The film director, from Sydney, videoed herself buying a few N95 respirator mask from Bunnings.

Mrs Regan admitted "when I went out and purchased these masks … I did feel a bit crazy … I'm a little more panicked than most people."

Dianne Regan couldn't stop herself from laughing as she bought a heavy-duty respiratory mask which she said looked straight out of a film. A screen grab from Mrs Regan’s video.
Dianne Regan couldn't stop herself from laughing as she bought a heavy-duty respiratory mask which she said looked straight out of a film. A screen grab from Mrs Regan’s video.

"This is the kind of mask you see in the movies and stuff, that's why I was laughing as I was getting it," she said.

"The best thing about the masks is I have a receipt. If it's still in its packaging then we can return it in two months and get our money back."

"We're hoping Australia will be fine but if it's not, we're not risking it because I've got a child with a low immunity," she added.

Mrs Regan has also started growing tomatoes, lettuce, chives, mint, celery, basil and capsicum as a source of fresh vegetables if disaster hits.

"It's funny, we've always wanted a vegie garden," she said.

It looks like the coronavirus outbreak is the incentive they needed.

 

Panic has set in within China as well, with residents stockpiling food as cities go into lock down. Picture: Kevin Frayer/Getty Images
Panic has set in within China as well, with residents stockpiling food as cities go into lock down. Picture: Kevin Frayer/Getty Images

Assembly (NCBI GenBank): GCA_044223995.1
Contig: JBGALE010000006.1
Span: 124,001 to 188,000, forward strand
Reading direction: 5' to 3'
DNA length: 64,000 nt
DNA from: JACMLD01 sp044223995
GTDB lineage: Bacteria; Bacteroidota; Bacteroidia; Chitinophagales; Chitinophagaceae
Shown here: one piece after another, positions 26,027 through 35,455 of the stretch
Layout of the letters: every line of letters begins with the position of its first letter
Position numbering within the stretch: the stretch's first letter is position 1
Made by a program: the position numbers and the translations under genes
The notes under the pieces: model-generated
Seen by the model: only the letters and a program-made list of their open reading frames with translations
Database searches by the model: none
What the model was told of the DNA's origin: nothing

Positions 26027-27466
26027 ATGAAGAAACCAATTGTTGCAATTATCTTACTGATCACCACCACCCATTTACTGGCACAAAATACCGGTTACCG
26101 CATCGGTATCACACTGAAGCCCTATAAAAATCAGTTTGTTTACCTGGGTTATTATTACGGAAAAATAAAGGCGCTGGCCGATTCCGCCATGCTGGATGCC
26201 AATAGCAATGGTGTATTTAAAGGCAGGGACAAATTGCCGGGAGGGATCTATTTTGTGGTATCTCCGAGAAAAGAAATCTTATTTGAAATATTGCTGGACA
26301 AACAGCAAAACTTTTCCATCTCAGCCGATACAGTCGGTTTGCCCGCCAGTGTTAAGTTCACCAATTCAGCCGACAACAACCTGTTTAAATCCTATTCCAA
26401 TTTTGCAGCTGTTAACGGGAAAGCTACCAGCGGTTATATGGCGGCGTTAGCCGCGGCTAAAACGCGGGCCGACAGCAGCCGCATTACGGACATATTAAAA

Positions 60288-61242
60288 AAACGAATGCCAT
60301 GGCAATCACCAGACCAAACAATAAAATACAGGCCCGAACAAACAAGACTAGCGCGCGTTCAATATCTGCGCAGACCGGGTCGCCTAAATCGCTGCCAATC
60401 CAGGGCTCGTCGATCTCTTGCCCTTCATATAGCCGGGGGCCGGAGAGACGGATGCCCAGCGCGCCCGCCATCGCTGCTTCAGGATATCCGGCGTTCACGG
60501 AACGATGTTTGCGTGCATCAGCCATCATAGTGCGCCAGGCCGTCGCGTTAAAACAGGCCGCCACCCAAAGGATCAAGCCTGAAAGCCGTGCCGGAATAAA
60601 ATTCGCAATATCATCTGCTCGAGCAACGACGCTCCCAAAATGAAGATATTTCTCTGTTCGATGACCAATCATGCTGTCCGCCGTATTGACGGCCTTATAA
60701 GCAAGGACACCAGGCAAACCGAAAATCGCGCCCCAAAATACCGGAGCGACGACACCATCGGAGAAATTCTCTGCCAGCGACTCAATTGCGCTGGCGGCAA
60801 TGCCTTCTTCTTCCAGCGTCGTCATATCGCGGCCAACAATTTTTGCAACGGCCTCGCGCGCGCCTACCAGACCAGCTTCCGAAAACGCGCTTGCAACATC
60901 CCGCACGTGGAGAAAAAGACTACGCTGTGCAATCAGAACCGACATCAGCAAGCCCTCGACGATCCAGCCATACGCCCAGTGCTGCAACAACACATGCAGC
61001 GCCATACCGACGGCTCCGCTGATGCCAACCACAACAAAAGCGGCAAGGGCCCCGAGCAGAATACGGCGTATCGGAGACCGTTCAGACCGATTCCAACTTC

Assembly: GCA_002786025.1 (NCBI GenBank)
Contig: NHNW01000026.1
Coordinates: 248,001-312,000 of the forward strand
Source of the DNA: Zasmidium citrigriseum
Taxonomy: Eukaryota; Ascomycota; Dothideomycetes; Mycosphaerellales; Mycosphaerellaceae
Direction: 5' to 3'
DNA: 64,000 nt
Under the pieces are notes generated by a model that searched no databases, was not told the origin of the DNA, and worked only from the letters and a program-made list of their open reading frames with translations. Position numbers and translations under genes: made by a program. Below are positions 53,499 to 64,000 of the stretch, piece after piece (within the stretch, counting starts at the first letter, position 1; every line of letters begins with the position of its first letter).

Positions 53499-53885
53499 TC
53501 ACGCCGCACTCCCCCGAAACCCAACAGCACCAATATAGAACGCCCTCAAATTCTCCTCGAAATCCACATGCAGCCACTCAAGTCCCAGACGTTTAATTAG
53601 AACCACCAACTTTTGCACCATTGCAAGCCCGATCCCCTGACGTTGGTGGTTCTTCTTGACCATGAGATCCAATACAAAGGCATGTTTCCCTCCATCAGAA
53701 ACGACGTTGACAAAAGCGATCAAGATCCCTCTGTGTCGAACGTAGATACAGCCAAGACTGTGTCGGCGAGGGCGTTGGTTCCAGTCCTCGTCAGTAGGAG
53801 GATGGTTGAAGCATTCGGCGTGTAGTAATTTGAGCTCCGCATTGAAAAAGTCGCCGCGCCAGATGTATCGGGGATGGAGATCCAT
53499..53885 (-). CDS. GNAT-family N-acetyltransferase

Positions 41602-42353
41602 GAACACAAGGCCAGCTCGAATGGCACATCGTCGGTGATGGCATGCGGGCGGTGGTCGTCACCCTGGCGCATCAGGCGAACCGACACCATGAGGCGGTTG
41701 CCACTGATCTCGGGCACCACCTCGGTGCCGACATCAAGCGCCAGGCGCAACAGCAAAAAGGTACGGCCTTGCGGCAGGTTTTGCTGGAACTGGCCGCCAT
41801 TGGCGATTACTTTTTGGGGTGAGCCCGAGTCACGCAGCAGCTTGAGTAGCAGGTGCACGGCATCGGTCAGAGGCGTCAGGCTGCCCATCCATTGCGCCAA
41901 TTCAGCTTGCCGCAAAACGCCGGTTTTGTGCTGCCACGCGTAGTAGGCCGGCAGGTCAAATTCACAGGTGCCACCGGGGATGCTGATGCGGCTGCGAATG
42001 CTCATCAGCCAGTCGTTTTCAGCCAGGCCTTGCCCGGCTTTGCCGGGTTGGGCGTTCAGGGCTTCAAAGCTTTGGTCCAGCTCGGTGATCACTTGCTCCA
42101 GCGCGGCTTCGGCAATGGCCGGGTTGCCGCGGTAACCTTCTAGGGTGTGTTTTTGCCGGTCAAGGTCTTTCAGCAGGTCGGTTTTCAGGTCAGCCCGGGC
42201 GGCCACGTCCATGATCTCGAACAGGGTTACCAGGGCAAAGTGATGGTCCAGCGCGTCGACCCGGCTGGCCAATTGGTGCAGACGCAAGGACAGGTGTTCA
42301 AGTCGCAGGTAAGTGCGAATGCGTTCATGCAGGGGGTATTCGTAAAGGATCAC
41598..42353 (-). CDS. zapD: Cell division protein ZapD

BUSH SURVIVAL SKILLS

Taryn* from Tasmania is brushing up on her survival skills in case the coronavirus becomes a pandemic.

Having grown up on a farm with no electricity, Taryn is a natural at living self-sufficiently.

"I grew up with no power at all, completely off grid," she told news.com.au. "My mother taught me to cook off a combustion stove."

The coronavirus "has had me a bit worried," Taryn said, and she's been preparing for the worst.

"I'm in a reasonably isolated area and I have all my animals and garden here too.

"My fruit trees are looking good this year and so is the vegie garden. Also have plenty of chickens for eggs and meat. A few sheep too.

"I should have enough supplies for 2-3 months at least.

"I was taught to hunt from a very early age. I've been able to shoot since I was seven years old. I'm used to fishing, getting shellfish, getting kangaroo meat for ourselves and the dogs as well."

 

Taryn has epilepsy and a heart condition, so she's planning to stockpile those medicines.

She said: "To know you're going to survive if something happens is comforting.

"Everyone should watch a bit of Bear Grylls or whatever," she added with a laugh.

Lauchlan Giddy, 66, of NSW, is another rural farmer who thinks he'll be able to outlast a pandemic.

"I live 40km from Guyra (Northern Tablelands) in the middle of nowhere on a farm," he said.

"If worst comes to worst I'll just bunker down here. Just buy up simple food and sit it out. Town once a month. Too easy.

"Cities would be scary places to be as it would hit there first, and panic buying would clear shelves. If I just stayed here I would be safe."

 

Mr Giddy started buying more staple food once he heard of the coronavirus, like pasta and rice. But otherwise he hasn't had to change his lifestyle much.

"In the country you stockpile food, you are 50km from town and anything can happen - tree over road, car won't start, floods and so on.

"Water I have tons of creeks. So a good water filter and limitless supplies. Tank water is fine to drink. I also have pigs and various fowl so meat is easy."

*Taryn asked that her last name be withheld due to privacy concerns.

This is a photo of one of Jemma Reed’s fully stocked pantries. Picture: Jemma Reed/Supplied
This is a photo of one of Jemma Reed’s fully stocked pantries. Picture: Jemma Reed/Supplied